Percivall Pott

Sir Percivall Pott (1714 – 1788)

Sir Percivall Pott (1714 – 1788) was a English surgeon.

Numerous eponyms. Worked and wrote extensively on inguinal and femoral hernias and their repair; hydrocoeles and repair and vertebral tuberculosis and it’s consequences

Wrote treatises on head trauma and consequences as well as defining management of the Pott fracture (which he sustained himself in 1756)

In 1775 was the first to report on occupational exposure leading to disease when he described the high rate of scrotal carcinoma in English chimney sweeps

  • Born 6 January 1714 Threadneedle Street, London (present site of the Bank of England)
  • 1729 – Apprenticed toEdward Nourse (1701-1761), surgeon at St. Bartholomew’s Hospital (paying £210 for the seven years apprenticeship.)
  • 1736 – Grand Diploma by the Court of Examiners of the Barber Surgeons Company.
  • 1745 – Assistant-surgeoncy at St. Bartholomew’s Hospital
  • 1749-1787 Surgeon to St. Bartholomew’s Hospital
  • 1753 – Master of Anatomy at Surgeons’ Hall.
  • 1764 – Fellow of the Royal Society
  • 1786 – Honorary Diploma of the Royal College of Surgeons of Edinburgh
  • Died 22 December 1788 ‘My lamp is almost extinguished: I hope it has burned for the benefit of others
Medical Eponyms
Pott fracture (1768)

Fracture of the distal fibula, 2–3 inches proximal to the ankle joint. Effectively a fracture-dislocation of the ankle, involving a fracture of the fibula, disruption of the deltoid ligaments with an intact tibiofibular ligament resulting in lateral displacement of the talus.

Pott puffy tumour

Subperiosteal abscess secondary to frontal osteomyelitis. Swelling of the scalp secondary to osteomyelitis of the skull post trauma. First described in 1768 by Pott as a complication of head trauma, but it much more frequently represents a complication of frontal sinusitis. Complications include intracranial spread with epidural abscess, subdural empyema and cortical vein thrombosis.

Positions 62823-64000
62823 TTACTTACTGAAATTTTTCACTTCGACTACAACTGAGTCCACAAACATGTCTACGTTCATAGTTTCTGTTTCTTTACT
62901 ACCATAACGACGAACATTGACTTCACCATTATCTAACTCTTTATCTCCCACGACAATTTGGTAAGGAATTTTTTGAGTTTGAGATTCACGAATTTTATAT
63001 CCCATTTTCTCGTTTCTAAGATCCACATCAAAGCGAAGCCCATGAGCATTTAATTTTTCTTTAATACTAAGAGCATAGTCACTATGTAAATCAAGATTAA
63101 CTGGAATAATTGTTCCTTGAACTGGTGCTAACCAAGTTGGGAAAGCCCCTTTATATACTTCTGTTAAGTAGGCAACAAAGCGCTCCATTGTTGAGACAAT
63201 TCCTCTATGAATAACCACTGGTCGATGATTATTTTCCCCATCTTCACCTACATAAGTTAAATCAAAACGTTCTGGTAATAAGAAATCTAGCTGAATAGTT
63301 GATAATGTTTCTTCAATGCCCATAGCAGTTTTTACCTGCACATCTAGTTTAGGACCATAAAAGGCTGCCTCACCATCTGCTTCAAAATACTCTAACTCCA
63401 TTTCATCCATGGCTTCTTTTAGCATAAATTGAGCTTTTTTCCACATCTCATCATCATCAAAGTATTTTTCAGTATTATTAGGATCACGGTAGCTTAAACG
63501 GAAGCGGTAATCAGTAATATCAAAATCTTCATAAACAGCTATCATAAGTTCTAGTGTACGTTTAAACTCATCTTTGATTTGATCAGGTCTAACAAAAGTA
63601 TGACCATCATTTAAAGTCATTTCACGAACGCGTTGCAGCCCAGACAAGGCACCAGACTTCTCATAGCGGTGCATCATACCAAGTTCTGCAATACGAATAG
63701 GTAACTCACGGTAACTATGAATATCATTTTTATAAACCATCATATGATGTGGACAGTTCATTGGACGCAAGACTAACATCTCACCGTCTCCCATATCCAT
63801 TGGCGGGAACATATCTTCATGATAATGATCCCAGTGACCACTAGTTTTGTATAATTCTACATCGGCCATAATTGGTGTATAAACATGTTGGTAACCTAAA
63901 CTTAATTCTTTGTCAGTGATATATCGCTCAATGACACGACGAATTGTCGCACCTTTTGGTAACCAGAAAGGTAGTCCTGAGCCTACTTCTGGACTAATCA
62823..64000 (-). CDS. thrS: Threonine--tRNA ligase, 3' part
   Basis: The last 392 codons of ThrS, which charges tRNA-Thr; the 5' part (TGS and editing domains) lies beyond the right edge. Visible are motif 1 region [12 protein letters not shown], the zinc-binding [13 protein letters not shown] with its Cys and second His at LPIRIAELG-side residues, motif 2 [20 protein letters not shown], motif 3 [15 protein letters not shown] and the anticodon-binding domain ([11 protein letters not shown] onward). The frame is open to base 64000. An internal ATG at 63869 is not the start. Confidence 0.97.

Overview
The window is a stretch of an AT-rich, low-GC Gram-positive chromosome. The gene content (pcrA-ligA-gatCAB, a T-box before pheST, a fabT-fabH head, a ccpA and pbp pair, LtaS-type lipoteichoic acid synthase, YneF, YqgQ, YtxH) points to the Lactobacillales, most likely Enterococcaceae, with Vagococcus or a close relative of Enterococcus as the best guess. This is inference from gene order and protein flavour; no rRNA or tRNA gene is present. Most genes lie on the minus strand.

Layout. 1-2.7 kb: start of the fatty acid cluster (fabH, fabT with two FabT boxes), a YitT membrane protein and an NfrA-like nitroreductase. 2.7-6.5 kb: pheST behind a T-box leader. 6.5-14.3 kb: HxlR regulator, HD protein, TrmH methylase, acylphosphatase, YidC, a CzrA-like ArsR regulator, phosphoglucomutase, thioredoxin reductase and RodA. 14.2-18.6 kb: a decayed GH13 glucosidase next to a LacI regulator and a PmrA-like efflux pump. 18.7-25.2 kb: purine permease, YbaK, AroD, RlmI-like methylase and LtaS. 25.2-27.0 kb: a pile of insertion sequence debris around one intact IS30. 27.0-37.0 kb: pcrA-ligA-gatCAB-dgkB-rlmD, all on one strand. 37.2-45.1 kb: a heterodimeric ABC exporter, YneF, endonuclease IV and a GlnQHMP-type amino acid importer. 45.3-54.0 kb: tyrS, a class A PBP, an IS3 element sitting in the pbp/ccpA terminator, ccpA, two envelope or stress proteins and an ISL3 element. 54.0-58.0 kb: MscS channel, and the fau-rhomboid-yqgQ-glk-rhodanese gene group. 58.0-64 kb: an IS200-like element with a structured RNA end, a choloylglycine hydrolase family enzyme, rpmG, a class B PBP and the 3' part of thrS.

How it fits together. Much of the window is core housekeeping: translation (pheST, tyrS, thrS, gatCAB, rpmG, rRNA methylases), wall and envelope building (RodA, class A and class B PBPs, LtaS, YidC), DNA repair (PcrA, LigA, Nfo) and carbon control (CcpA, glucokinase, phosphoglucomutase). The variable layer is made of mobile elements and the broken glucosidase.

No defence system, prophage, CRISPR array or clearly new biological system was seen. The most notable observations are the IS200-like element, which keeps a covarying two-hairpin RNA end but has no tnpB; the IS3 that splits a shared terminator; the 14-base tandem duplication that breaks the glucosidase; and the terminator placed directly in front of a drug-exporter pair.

Pott cancer

Coal tar-induced dermal neoplasia of the scrotum as a ‘a lodgement of soot in the rugae of the scrotum‘. More commonly referred to as the term he coined of ‘chimney-sweepers cancer‘.

Other eponyms

Pott disease and the resultant Pott curvature and Pott paraplegia – osteitis of the vertebrae, secondary to tuberculosis (tuberculous spondylitis). Characterized by collapse of the vertebrae, with resultant kyphosis and hunchback deformity (Pott curvature) which may lead to spinal nerve involvement and resultant paralysis. [Pott 1782]

Key Medical Attributions
Surgical practice:

Pott critical on routine surgery and the pressure of time

Time has produced a most absurd custom of measuring the motion of a surgeon’s hand as jockeys do that of the feet of a horse, viz., by a stop-watch, a practice which, though it may have been encouraged by the operators themselves, must have been productive of most mischievous consequences.

Observations on the Fistula Lachrymalis 1758

Caution and fear are different things; where any good can be done, it ought to be attempted by every practicable and justifiable means; but where no good is reasonably to be expected, there is no warrant for doing anything.

Injuries of the Head. 1768

Pott on Surgical progress

Many and great are the improvements which the chirugical art has received within the last fifty years; and many thanks are due to those to have contributed to them; but when we reflect how much still remains to be done, it should rather excite our industry than inflame our vanity‘.’Our fathers thought themselves a great deal nearer to perfection than we have found them to be; and I am much mistaken if our successors do not, in more instances than one, wonder both at our inattention and our ignorance.